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Angel Sosa

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Angel Sosa last won the day on January 22

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About Angel Sosa

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  1. Hello Hector, welcome to Embodi3d. Meanwhile you can check this website: https://wiki.cancerimagingarchive.net/display/NBIA/Downloading+Images+Using+the+NBIA+Data+Retriever You can download the app to download the volumes of the tomographs and then enter them in the tool of our website to create the 3d models. Downloading Images Using the NBIA Data Retriever When you download images you have added to your cart, TCIA provides a list of these images in a manifest file (manifest-xxx.tcia). You must have already installed the NBIA Data Retriever to open this manifest file and download the images. You can share the manifest file with collaborators, so that they can download the same images that you have added to your cart. Collaborators must also install the NBIA Data Retriever to open the manifest file. If you want to share a manifest file that includes links to private image collections, you must first manually install the latest NBIA Data Retriever. The latest version of the NBIA Data Retriever controls access to private collections. In addition, your collaborators must have the same access to those private collections as you do. Otherwise, your collaborators will not be able to download images from those collections. I hope this helps to get started. Angel S.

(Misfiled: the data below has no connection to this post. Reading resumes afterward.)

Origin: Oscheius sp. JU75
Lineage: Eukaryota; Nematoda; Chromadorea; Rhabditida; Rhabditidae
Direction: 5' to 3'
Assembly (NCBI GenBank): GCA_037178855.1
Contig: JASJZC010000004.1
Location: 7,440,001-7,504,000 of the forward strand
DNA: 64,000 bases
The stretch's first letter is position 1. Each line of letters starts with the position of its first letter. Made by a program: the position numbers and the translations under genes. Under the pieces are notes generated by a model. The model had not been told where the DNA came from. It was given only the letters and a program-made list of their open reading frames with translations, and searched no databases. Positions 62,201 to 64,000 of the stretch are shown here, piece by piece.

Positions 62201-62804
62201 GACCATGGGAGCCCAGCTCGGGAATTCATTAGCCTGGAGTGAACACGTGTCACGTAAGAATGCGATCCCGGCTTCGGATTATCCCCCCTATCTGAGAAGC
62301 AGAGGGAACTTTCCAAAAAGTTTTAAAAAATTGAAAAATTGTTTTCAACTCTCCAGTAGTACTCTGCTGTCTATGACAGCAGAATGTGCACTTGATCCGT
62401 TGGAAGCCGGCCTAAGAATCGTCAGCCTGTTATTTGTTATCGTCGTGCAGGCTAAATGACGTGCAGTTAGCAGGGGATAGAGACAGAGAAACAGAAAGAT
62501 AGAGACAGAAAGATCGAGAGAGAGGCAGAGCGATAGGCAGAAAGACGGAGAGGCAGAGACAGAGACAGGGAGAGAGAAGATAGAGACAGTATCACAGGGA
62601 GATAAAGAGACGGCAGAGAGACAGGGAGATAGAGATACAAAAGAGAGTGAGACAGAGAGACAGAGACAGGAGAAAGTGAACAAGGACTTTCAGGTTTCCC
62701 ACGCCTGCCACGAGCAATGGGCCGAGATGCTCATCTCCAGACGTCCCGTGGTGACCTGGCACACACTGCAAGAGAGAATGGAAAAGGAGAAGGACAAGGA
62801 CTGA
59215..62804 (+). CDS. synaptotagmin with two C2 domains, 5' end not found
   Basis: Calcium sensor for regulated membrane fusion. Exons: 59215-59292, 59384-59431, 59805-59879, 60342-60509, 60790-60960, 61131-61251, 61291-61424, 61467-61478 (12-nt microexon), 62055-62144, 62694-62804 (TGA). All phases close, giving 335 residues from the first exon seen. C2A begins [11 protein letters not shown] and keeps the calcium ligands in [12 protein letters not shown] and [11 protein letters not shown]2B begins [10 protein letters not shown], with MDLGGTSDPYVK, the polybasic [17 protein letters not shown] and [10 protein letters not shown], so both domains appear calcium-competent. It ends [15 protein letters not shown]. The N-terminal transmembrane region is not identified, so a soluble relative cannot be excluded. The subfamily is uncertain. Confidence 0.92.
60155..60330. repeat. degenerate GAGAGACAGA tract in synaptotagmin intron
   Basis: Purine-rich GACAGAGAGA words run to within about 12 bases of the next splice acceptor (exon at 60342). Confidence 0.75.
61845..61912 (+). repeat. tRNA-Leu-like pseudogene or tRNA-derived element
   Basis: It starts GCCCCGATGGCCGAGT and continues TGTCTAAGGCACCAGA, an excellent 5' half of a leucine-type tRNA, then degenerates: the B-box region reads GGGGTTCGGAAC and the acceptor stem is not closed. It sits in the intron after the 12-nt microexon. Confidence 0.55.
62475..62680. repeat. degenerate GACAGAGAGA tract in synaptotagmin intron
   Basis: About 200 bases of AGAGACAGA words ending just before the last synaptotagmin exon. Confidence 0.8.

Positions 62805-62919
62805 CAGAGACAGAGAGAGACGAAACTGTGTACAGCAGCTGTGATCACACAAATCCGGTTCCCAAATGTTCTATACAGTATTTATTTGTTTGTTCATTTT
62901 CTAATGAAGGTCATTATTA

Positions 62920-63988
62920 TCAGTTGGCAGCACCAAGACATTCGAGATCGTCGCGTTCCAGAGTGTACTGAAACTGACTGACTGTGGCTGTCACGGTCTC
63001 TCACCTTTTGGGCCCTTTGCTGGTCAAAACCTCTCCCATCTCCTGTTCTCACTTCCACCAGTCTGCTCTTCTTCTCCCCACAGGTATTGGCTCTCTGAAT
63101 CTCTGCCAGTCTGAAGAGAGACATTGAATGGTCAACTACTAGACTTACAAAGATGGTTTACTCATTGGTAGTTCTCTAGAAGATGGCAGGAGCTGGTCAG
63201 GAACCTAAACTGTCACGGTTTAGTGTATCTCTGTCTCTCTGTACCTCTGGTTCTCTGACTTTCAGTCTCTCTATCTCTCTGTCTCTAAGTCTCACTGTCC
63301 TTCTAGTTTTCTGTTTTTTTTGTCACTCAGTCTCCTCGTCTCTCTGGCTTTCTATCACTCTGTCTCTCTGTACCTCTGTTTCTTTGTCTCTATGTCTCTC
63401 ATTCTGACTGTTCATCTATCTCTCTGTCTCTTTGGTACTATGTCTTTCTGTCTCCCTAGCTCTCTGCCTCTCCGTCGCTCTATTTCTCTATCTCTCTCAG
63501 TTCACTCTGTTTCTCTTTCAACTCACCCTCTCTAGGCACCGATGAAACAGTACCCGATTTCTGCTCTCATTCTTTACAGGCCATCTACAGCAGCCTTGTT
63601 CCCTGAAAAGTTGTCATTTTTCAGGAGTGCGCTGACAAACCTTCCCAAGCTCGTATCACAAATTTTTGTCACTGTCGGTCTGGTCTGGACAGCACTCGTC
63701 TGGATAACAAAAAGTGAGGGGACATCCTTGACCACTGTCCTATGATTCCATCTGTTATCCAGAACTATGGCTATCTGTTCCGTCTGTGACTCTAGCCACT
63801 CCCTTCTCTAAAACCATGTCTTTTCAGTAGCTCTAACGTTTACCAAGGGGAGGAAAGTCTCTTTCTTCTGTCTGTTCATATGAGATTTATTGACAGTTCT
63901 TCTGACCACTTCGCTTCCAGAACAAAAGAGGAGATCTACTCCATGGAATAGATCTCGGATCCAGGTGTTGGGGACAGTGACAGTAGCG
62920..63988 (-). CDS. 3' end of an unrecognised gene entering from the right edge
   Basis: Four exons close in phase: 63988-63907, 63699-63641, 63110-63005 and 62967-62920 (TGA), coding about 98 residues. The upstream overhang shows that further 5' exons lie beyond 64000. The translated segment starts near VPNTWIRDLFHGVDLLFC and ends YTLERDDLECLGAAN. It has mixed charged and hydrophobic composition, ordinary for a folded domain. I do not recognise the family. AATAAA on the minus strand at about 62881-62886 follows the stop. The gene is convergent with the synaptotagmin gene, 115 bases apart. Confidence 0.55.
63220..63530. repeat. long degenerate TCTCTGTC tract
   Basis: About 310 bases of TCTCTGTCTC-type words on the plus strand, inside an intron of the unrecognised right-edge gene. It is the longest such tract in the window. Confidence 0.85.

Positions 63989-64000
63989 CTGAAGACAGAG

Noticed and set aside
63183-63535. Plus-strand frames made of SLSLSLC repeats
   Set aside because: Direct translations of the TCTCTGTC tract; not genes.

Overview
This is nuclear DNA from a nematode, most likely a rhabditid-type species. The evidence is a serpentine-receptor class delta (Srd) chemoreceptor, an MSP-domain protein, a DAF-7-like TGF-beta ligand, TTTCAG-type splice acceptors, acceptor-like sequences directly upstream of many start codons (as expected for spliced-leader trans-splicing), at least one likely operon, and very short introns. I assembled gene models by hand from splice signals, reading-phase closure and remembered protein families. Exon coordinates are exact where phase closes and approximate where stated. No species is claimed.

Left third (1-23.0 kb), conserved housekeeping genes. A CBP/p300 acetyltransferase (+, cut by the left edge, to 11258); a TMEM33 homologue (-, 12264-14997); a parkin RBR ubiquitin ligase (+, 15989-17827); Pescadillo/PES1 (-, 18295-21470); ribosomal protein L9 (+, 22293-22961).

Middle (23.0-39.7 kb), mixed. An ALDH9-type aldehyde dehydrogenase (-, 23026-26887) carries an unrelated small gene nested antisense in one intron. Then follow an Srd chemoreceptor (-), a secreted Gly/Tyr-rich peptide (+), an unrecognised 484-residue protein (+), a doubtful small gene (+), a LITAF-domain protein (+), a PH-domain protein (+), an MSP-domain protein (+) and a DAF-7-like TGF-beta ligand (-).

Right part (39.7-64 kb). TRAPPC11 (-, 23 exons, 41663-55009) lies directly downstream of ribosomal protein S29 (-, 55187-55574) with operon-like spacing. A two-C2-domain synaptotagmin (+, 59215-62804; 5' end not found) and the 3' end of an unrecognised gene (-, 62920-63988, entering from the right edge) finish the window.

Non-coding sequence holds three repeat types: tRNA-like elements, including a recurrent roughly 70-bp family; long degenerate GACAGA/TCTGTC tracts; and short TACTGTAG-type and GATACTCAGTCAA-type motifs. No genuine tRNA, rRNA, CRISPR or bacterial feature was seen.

2. Hello, welcome to embodi3d, I think valchanov could help you with this task. Regards, Angel S.
  3. In 2019, 1482 articles about 3D printing were published, there have been important advances in all areas of medicine, mainly in surgery where implants and tissue reconstruction are used. For an optimal search we recommend using https://pubmed.ncbi.nlm.nih.gov/. We share with you the articles that are among the 10 most read today. These collections reflect the most important 3d printing research topics of current scientific interest and are designed for experienced investigators and educators alike. 1. The Role of 3D Printing in Medical Applications: A State of the Art. Aimar A, et al. J Healthc Eng 2019 - Review. PMID 31019667 Free PMC article. 2. Medical 3D Printing. Is This Just The Beginning? El Gamel A. Heart Lung Circ 2019. PMID 31495503 3. 3D Printing of Pharmaceutical and Medical Applications: a New Era. Douroumis D. Pharm Res 2019. PMID 30684014 4. Perspectives of 3D printing technology in orthopaedic surgery. Zamborsky R, et al. Bratisl Lek Listy 2019. PMID 31602984 5. [Research Progress of 3D Printing Technology in Medical Field]. Zou Q, et al. Zhongguo Yi Liao Qi Xie Za Zhi 2019 - Review. PMID 31460721 Chinese. 6. Implementations of 3D printing in ophthalmology. Sommer AC and Blumenthal EZ. Graefes Arch Clin Exp Ophthalmol 2019 - Review. PMID 30993457 7. 3D printing for heart valve disease: a systematic review. Tuncay V and van Ooijen PMA. Eur Radiol Exp 2019 - Review. PMID 30771098 Free PMC article. 8. 3D printing and amputation: a scoping review. Ribeiro D, et al. Disabil Rehabil Assist Technol 2019. PMID 31418306 9. Medical 3D Printing Cost-Savings in Orthopedic and Maxillofacial Surgery: Cost Analysis of Operating Room Time Saved with 3D Printed Anatomic Models and Surgical Guides. Ballard DH, et al. Acad Radiol 2019. PMID 31542197 10. 3D and 4D Printing of Polymers for Tissue Engineering Applications. Tamay DG, et al. Front Bioeng Biotechnol 2019 - Review. PMID 31338366 Free PMC article.